I taught elementary school for two years, but I am not yet a parent. I am, however, lucky enough to be around some amazing young moms and dads. One of my close friends, who I will M in this article, is the single dad of a beautiful and charming 4-year-old boy. On a recent visit, M’s son tripped and fell on my driveway and began to cry over his barely scraped the side of his ankle. M and I both comforted him and took him to the bathroom for the ceremonial (and highly unnecessary in this case) magic-band-aid-fix. M’s son’s tears did not stop at the band-aid, however, so in an effort to console him we both encouraged him to stop crying, either by trying to make him laugh or reminding him of times when he had much worse boo-boos and didn’t cry at all. He eventually calmed down and went on his merry way.
The almighty Band-Aid saves the day again!
Later that evening, M came over by himself. He’s a very conscious parent and puts a lot of thought into how he talks to and behaves around his son. I often overthink everything I do, so we quickly became involved in a discussion about alternative ways we could have handled the scraped ankle debacle. What we came up with made a lot of sense to me and got me thinking about ways to help children deal with stress.
First of all, it is important to remember that children do experience stress. The things that cause them stress may seem silly to us “grown ups” but to a child they feel just as stressful as making mortgage payments or meeting a tough deadline at work. We deduced that M’s son’s reaction to the fall was a bit inappropriate, given that in the past he had taken much bigger spills and walked them off with a quick grin. Why did he react so emotionally this time? The answer hit me like a lighting bolt, he was probably stressed out! Haven’t we all had that day where if one more thing went wrong we would lose our cool? No one actually throws a tantrum over lost keys, its the crap that piled up on us before we lost the keys that causes an emotional outburst. Why would a child be any different? The only problem with children is that in their early years they don’t have the language skills to properly communicate their feelings, and in many cases most adults do a good job of modeling this technique because we are so terrible at dealing with our own stress! So what can we do to help a child learn to express himself or herself when they are feelings stressed?
M and I agreed that his son probably was stressed about something. So what could we have done to help him express himself? For one thing, I hypothesized that we shouldn’t have encouraged him to stop crying. Obviously we had good intentions of cheering him up, but what he probably needed was for us to let him cry it out. Whatever had been bothering him had gotten to the point where he needed that emotional release, and all we were doing (good intentions or not) was sending the message “it’s NOT OK to be crying right now.” In an unconscious way we were in fact invalidating his experience of releasing his stress. Had I been more conscious at the time I would have simply cradled him in my arms and let him cry until he was good and ready to stop. This sends the message, “letting your emotions out is OK.” Just imagine how good it feels to just have a good cry sometimes? Then, imagine how much better it feels to have someone hold you while you do it. Children deserve this kind of patience and respect, even if we don’t yet understand what’s really bothering them.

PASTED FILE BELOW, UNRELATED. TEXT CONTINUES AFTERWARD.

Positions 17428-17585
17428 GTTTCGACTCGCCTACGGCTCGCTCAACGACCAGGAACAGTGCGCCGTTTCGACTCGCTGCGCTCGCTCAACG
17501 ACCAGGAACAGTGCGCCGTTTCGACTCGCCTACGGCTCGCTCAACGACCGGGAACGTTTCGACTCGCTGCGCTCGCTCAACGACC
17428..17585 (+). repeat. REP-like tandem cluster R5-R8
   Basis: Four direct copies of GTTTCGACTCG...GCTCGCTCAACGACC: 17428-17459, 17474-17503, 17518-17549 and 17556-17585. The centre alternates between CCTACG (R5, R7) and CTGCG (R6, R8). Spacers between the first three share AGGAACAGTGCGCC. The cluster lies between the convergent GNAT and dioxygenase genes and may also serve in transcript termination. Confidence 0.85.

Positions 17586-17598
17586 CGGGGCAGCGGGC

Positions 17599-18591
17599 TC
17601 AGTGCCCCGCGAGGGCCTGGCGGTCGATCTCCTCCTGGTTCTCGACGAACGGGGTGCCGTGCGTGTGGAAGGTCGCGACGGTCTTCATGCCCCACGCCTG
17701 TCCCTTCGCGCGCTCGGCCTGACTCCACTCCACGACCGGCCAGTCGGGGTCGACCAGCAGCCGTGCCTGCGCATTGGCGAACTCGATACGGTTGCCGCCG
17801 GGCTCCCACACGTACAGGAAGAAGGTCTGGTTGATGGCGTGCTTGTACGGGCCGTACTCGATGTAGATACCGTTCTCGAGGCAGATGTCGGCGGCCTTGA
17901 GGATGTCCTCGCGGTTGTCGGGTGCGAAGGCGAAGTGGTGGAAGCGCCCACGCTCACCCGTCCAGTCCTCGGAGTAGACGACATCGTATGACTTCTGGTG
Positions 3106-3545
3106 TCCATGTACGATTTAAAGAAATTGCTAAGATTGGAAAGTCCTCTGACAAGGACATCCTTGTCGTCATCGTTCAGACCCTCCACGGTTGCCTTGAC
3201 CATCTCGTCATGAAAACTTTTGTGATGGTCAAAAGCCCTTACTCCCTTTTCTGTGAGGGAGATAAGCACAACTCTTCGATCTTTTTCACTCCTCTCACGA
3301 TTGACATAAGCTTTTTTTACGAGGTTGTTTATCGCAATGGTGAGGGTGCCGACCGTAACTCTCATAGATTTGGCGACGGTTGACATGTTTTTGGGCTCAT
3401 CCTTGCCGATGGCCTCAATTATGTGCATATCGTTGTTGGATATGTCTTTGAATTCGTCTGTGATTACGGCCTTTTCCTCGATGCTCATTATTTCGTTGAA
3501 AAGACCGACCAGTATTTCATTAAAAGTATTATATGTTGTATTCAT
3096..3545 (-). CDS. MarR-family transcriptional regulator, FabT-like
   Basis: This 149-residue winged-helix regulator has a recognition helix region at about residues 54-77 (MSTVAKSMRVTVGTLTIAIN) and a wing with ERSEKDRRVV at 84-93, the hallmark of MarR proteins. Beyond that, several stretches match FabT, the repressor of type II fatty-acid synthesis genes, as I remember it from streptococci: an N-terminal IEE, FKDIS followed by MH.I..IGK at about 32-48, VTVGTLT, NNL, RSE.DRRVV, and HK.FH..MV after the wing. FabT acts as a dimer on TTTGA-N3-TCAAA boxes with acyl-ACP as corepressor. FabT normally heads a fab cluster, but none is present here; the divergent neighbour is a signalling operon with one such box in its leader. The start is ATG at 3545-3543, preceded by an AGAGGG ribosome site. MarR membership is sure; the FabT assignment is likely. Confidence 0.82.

Even at the age of four, M’s son is very good at expressing himself when asked questions. Had I cradled him and let him cry, then asked a few questions we may have learned why he had overreacted. Once we understood the root of the problem we could have explained to the child that when he is feeling “stressed” he can always come talk to an adult. It would have been a great teaching moment, an opportunity to introduce him to the concept of stress and how it can manifest in our bodies as emotions and then behaviors.
Talking alone isn’t enough. We must learn to model good stress management techniques. This includes learning to communicate our feelings before they build up inside us. Human beings can become pressure-cookers when they hold in their negative feelings. The emotional explosions related to bottling up our true feelings are what children quickly learn to emulate. Before we can teach children to handle stress appropriately, we have to learn to do so ourselves.
Children are a reflection of what you do, not what you say.
I am by no means claiming to have the secret to perfect parenting here. There are many styles that work and don’t work. All I’m proposing here is a different way to approach teaching children to handle stress. I am just thankful that my friends are so open to having discussions like this. The only way to improve at communication and understanding is to practice. When we talk we get ideas, ideas turn into thoughts, thoughts turn into action and action eveutally becomes a pattern of behavior. Be conscious about what you talk and think about, because they will likely manifest in your behavior. Take it from a former special education teacher, children will pay more attention to what you do than what you say, so be conscious of your own behaviors!